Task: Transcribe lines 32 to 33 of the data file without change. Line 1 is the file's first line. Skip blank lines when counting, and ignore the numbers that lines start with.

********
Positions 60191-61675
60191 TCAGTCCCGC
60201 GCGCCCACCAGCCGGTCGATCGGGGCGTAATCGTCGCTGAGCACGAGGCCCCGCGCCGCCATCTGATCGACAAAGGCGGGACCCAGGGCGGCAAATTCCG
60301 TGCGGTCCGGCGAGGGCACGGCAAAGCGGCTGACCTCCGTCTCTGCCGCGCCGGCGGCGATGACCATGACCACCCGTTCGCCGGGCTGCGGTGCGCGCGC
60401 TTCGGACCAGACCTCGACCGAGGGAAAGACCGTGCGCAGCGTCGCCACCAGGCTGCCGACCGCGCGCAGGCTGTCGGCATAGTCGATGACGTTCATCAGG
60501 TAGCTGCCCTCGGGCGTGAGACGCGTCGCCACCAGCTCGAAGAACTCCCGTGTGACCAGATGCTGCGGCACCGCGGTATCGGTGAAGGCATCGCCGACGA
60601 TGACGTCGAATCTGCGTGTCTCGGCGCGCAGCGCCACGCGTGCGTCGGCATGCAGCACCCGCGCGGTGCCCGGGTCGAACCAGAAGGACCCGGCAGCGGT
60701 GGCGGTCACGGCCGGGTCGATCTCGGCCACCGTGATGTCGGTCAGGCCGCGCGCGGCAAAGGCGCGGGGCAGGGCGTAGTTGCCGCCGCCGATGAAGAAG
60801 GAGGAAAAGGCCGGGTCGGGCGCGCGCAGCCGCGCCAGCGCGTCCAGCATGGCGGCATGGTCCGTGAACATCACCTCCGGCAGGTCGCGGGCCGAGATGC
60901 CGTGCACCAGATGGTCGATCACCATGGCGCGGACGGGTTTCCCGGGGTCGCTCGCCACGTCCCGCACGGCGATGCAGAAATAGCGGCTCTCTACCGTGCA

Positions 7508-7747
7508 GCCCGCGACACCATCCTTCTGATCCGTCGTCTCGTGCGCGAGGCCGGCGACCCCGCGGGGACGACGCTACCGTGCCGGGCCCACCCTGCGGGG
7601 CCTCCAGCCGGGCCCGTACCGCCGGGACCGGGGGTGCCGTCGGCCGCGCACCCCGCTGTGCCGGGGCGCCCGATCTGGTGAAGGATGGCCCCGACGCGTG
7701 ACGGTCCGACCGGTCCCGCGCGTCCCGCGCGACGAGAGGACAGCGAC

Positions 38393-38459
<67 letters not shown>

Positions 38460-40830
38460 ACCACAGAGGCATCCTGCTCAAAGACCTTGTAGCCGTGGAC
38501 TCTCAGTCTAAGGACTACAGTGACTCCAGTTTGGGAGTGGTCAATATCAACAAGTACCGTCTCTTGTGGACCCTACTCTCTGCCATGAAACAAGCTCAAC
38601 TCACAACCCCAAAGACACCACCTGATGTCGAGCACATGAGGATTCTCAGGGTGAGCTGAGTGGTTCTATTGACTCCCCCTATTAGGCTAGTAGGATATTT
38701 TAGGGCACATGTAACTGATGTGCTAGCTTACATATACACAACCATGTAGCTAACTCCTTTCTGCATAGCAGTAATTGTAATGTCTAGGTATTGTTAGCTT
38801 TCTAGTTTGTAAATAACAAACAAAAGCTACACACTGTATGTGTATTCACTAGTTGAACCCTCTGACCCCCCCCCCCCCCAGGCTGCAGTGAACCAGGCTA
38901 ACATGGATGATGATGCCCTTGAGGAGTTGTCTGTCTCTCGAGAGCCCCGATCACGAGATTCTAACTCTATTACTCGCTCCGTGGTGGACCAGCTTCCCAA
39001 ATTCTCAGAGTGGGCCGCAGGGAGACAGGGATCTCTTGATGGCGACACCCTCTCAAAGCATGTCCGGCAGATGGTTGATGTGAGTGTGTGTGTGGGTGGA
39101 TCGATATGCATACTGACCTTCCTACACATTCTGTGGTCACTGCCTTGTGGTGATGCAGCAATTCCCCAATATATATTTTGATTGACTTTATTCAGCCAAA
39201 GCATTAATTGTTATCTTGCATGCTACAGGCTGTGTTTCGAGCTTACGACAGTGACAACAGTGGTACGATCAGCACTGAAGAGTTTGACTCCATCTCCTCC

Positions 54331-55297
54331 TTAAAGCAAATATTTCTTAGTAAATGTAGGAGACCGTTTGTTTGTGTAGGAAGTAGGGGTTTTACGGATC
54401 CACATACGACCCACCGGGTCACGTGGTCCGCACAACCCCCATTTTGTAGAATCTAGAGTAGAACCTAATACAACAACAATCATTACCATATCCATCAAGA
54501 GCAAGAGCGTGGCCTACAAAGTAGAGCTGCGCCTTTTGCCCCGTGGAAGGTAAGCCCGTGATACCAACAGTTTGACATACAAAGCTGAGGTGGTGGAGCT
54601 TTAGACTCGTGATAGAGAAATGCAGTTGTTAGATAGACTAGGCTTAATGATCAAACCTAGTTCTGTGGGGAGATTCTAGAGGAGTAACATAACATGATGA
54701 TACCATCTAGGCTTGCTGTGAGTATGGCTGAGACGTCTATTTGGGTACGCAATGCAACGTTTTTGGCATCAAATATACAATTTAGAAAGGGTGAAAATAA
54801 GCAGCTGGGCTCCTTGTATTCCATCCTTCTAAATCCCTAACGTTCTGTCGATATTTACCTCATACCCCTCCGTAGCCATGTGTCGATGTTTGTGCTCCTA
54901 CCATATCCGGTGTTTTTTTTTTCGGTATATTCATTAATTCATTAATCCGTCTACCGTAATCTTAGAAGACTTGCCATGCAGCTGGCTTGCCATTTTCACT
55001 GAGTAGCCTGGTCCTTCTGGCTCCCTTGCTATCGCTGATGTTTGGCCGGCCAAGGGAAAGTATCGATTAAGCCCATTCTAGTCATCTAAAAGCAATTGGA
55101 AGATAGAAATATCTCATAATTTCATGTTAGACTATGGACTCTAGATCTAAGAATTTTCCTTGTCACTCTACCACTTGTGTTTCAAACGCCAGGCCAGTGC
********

54701 TACCATCTAGGCTTGCTGTGAGTATGGCTGAGACGTCTATTTGGGTACGCAATGCAACGTTTTTGGCATCAAATATACAATTTAGAAAGGGTGAAAATAA
54801 GCAGCTGGGCTCCTTGTATTCCATCCTTCTAAATCCCTAACGTTCTGTCGATATTTACCTCATACCCCTCCGTAGCCATGTGTCGATGTTTGTGCTCCTA